Allergy to peanuts appears to be on the rise. One study showed that from 1997 to 2002, the incidence of peanut allergy doubled in children. Peanuts can trigger a severe reaction. The severity of a reaction depends on how sensitive an individual is and the quantity consumed.
How to read a label for a peanut-free diet
All FDA-regulated manufactured food products that contain peanut as an ingredient are required by U.S. law to list the word “peanut” on the product label.
Avoid foods that contain peanuts or any of these ingredients:
- Artificial nuts, beer nuts, goobers, ground nuts, mixed nuts, monkey nuts
- Cold-pressed, expeller-pressed or extruded peanut oil
- Nut pieces, nutmeat
- Peanut butter, peanut flour
- Peanut protein hydrolysate
Peanut is sometimes found in the following:
- African, Asian (Chinese, Indian, Indonesian, Thai, and Vietnamese), and Mexican dishes
- Baked goods (e.g., pastries, cookies)
- Candy (including chocolate candy)
- Egg rolls
- Enchilada sauce
- Sauces such as chili sauce, hot sauce, pesto, gravy, mole sauce, salad dressing, glazes, and marinades
- Sweets such as pudding, cookies, and hot chocolate
- Potato pancakes
- Pet food
- Specialty pizzas
- Some vegetarian food products, especially those advertised as meat substitutes
Keep the following in mind:
- Mandelonas are peanuts soaked in almond flavoring.
- The FDA exempts highly refined peanut oil from being labeled as an allergen. Studies show that most allergic individuals can safely eat peanut oil that has been highly refined (not cold-pressed, expeller-pressed or extruded peanut oil). Follow your doctor’s advice.
- A study showed that unlike other legumes, there is a strong possibility of cross-reaction between peanuts and lupine.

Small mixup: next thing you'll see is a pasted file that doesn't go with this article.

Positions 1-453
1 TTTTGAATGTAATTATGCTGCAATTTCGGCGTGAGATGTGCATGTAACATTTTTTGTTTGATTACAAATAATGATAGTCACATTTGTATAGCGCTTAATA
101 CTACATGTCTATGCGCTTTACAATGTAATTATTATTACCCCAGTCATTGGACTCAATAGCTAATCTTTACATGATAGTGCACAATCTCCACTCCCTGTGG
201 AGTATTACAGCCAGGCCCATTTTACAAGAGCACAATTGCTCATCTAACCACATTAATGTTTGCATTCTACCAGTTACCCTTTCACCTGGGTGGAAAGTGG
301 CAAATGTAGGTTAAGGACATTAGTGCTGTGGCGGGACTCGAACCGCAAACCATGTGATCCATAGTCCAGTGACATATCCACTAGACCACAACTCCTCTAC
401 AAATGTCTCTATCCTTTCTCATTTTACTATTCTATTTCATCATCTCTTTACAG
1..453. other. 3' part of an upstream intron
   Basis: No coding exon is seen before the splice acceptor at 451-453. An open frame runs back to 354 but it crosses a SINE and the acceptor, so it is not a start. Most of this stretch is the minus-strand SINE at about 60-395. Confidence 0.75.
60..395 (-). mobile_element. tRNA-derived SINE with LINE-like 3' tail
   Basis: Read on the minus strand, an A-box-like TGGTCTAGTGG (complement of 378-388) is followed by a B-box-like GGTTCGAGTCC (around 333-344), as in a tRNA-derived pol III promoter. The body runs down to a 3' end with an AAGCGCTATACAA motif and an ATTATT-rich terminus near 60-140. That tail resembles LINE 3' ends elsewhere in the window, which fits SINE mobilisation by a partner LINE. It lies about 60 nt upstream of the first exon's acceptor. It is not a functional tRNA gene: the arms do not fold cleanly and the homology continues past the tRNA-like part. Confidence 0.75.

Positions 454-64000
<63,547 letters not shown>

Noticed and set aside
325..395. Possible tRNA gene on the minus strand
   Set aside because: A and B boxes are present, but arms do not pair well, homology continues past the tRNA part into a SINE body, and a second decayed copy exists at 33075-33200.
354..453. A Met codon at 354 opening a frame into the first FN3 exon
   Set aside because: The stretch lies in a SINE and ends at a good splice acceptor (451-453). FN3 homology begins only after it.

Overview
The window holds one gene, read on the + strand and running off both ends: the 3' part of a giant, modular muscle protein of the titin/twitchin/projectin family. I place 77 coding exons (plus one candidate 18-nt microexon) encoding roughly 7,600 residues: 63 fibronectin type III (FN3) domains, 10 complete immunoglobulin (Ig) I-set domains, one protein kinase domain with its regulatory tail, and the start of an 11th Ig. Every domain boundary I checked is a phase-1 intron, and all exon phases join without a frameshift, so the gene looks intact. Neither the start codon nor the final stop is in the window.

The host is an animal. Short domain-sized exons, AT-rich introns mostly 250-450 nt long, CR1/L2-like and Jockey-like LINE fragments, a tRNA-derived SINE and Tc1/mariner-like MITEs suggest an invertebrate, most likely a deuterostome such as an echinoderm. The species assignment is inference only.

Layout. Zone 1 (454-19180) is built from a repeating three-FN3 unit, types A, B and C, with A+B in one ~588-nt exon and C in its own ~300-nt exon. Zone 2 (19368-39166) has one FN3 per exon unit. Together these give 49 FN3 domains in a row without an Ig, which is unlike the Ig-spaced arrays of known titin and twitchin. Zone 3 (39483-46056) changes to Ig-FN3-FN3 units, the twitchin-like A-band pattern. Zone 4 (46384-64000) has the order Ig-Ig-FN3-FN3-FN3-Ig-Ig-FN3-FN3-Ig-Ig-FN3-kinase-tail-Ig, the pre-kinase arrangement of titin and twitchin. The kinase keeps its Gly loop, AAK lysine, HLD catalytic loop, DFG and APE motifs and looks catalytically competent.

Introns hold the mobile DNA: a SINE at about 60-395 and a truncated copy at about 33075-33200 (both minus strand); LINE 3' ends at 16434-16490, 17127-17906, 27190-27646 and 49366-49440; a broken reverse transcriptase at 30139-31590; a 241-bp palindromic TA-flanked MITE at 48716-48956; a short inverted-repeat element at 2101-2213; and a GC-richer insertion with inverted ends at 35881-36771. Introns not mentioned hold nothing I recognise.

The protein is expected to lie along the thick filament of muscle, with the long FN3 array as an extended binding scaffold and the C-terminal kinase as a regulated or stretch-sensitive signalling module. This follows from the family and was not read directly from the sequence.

- Arachis oil is peanut oil.
- Many experts advise patients allergic to peanuts to avoid tree nuts as well.
- Sunflower seeds are often produced on equipment shared with peanuts.
Keep in Mind
- Some alternative nut butters, such as soy nut butter or sunflower seed butter, are produced on equipment shared with other tree nuts and, in some cases, peanuts. Contact the manufacturer before eating these products.
- Discuss with your primary doctor or allergist whether to avoid tree nuts. People allergic to peanuts may develop allergies to other foods, including tree nuts. In addition, the chance of a reaction due to cross-contact between peanut and tree nuts during the manufacturing process will be lowered if you avoid them altogether.
- Ice cream served in ice cream parlors should be avoided; cross-contact occurs frequently because of shared scoops.
- Sometimes, foods that are supposed to contain almonds or other tree nuts contain peanuts instead.
- Peanuts go by many names, such as ground nuts, beer nuts, or monkey nuts. Use caution if you are unsure.
- Studies show that most allergic individuals can safely eat peanut oil (not cold-pressed, expelled or extruded peanut oil - sometimes represented as gourmet oils). If you are allergic to peanuts, ask your doctor whether or not you should avoid peanut oil.
- Younger siblings of children allergic to peanuts may be at increased risk for allergy to peanuts. Your doctor can provide guidance about testing for siblings.
- Peanuts can be found in many foods and candies, especially chocolate candy. Check all labels carefully. Contact the manufacturer if you have questions.
- Peanuts can cause severe allergic reactions. If prescribed, carry epinephrine at all times. Learn more about anaphylaxis.
Commonly Asked Questions
Can peanut allergy be outgrown?
Although once considered to be a lifelong allergy, recent studies indicate that up to 20% of children diagnosed with peanut allergy outgrow it.
Can alternative nut butters, i.e. cashew nut butter, be substituted for peanut butter?
Many nut butters are produced on equipment used to process peanut butter, therefore making it somewhat of a risky alternative. Additionally, many experts recommend peanut-allergic patients avoid tree nuts as well.